So you have heard about all the great benefits to owning a dehumidifier, and you went out and bought one. It worked fine for a while, clearing up your allergies and keeping your house cool and dry. However, all of a sudden you noticed that your dehumidifier runs, but doesn’t collect water.
What might be wrong with it? I know this can be a frustrating issue, and you are asking yourself ‘why is my dehumidifier not collecting water?’ A few possible causes can be found in the article below, and I hope they help you find the answer that you are looking for.
What’s Going on with My Dehumidifier?
Dehumidifiers are machines that have the capability of taking the humidity from the air and leaving the home dry and easier to live in. There are two main types of dehumidifiers; refrigerant and desiccant. Refrigerant dehumidifiers have refrigerated coils inside them, which work to remove the humidity. When the humid air runs through the dehumidifier, the moisture is trapped on the coils. As a result, the air that is blown back into the room is warm, but dry.
Desiccants vs. Refrigerant Dehumidifiers
Desiccant dehumidifiers utilize a chemical called desiccant to remove the humidity from the air. The chemical will absorb the moisture from the air, and then release the dehumidified air back into the room afterwards. Below are a few reasons as to why a dehumidifier might not be collecting water.
Not Enough Moisture in the Air to Collect
If there is not a high level of relative humidity in the house, the dehumidifier will have no moisture to collect. The relative humidity of a house depends on the air temperature inside and outside. If the temperature is too low compared to the humidity level, there will be little to no excess moisture for the dehumidifier to collect.
For the first little while after the dehumidifier has been in operation, it probably collected a great deal of moisture. This is because it was collecting all the excess water from the walls, ceilings, and items in the general area. After that was done, all that is left for the dehumidifier to do is maintain and regulate the level of humidity. There will not be much humidity left in the air, so the dehumidifier might stop collecting water at some points.
Temperatures are Too Low
Certain types of dehumidifiers need to be at a higher enough temperature, or they will stop operating properly. When the temperature is at approximately 65 degrees Fahrenheit, the coils on the inside of the machines will freeze and ice will form on them. As well, if the temperature in the room is too low, it is more difficult for the dehumidifier to remove humidity from the air. If the temperature is set to 60 degrees Fahrenheit, the humidity will likely not become lower than 60%.
For basements and other areas that are expected to have lower temperatures, there are different types of dehumidifiers that you can purchase. These machines are able to function in temperatures that are approximately as low as 30 degrees Fahrenheit.
Wrong Sized Dehumidifier
It may be the case that you have bought a dehumidifier that has a higher water removal capability than you need. Some of the machines are designed to work for only a single room and some function for the entire house. If you have a smaller dehumidifier, it can remove about 30 pints of water every day. If you have a larger one, it can remove more than 90 pints of water per day. Placing a large dehumidifier in a small room may result in less water collection than you were expecting. It is vice versa for small dehumidifiers in large spaces; these will likely collect way more water than was expected.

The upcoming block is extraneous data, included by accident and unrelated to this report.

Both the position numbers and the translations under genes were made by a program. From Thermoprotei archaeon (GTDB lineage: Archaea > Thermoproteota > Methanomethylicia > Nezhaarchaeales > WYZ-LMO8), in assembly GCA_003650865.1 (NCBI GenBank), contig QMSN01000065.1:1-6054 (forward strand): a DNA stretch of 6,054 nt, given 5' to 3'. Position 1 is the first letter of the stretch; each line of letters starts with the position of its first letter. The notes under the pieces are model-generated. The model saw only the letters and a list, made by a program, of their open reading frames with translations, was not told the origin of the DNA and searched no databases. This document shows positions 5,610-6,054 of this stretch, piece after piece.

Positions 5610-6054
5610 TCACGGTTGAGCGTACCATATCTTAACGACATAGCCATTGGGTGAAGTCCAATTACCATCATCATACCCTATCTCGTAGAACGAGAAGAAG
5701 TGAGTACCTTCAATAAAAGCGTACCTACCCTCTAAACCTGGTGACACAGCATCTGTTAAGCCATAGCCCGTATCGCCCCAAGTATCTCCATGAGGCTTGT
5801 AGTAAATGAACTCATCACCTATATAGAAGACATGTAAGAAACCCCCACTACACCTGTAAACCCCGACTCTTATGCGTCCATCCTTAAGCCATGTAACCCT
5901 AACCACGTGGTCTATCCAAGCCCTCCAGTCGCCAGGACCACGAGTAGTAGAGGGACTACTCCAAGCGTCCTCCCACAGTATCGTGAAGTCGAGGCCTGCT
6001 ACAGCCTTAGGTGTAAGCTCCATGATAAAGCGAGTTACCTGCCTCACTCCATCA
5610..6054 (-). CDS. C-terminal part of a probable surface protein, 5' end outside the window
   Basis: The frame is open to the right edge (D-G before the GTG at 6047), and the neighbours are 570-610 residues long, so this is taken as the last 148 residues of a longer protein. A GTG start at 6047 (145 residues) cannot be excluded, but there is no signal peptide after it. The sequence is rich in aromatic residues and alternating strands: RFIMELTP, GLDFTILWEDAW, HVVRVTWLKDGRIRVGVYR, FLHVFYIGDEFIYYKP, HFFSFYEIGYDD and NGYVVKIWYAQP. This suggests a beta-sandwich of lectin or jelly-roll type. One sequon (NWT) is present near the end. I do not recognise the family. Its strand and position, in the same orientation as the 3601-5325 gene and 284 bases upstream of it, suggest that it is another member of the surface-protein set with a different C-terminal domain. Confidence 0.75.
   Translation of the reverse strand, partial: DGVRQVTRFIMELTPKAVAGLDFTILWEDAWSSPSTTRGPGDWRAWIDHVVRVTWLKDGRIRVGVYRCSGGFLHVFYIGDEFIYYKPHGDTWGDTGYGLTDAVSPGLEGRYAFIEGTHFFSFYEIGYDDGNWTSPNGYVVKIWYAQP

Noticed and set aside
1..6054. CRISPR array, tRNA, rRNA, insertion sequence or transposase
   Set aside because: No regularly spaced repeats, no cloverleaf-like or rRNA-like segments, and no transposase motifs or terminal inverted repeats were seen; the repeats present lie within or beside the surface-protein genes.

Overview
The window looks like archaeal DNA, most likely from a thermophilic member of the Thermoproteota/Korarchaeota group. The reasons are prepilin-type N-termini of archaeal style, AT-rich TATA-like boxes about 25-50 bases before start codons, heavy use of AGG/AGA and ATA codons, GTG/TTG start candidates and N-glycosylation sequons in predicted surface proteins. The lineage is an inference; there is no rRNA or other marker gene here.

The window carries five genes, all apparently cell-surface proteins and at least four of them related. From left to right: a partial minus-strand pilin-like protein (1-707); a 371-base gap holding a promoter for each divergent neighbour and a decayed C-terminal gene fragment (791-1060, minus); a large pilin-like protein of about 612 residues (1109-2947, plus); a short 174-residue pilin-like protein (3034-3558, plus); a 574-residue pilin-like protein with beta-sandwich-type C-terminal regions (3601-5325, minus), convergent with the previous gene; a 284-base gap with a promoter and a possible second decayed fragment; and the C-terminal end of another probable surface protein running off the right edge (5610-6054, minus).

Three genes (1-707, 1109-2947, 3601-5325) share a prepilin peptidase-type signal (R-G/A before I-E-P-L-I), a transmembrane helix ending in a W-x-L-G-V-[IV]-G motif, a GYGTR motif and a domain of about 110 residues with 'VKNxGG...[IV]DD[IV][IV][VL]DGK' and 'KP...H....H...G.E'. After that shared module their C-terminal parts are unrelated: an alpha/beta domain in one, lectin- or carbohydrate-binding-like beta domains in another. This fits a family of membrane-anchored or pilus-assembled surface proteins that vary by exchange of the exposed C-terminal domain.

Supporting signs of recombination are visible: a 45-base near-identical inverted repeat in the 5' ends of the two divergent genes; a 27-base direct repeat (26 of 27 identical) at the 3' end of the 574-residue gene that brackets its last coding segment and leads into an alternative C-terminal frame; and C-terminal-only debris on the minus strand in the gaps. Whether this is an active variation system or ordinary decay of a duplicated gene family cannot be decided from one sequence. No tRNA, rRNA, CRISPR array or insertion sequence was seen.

Sometime, the dehumidifier runs but doesn’t collect water, even. And that’s a sure sign you have the wrong size. If you are having trouble determining what size dehumidifier is right for you, there are helpful charts online which can guide you. They are based on the size of the area that you want the dehumidifier for. As an alternative, you can go to the store and ask a sales representative if you are unsure. It is always better to ask than to buy the wrong product.
Parts are Malfunctioning
There are many different parts on a dehumidifier that all come together to achieve an end result. This means that there are many parts that could break down and stop the operation of the entire machine. Below is a list of a few examples of parts that can break down and will need to be replaced if you want to keep using your dehumidifier.
If the compressor has failed, you will likely hear a buzzing noise every once in awhile. When the compressor stops running, the humidity will rise, and moisture will not be collected.
When the coils start leaking refrigerant out, it means you have a leak in the refrigeration system. The coils will stop trapping the moisture when air flows through the machine.
The condenser or filters may be clogged. Check to see if you can clean out any of the filters to free the air flow in the dehumidifier.
If the humidistat is not functioning properly, it will show the incorrect humidity level of the area. Or it will not signal the dehumidifier to operate at a set humidity level. You can try and troubleshoot this issue, or record the number of the part and get a replacement.
When your dehumidifier stops collecting water, it may not necessarily be a bad thing. The best case scenario is that there is just not enough humidity in the air at that particular time. To determine whether this is the case, you could wait for a day that brings more humidity than usual. Check if the dehumidifier starts operating normally again. If it doesn’t you will likely have to troubleshoot the issue and replace a part.
If you have further questions about this article or other issues about dehumidifiers in general, leave a comment below!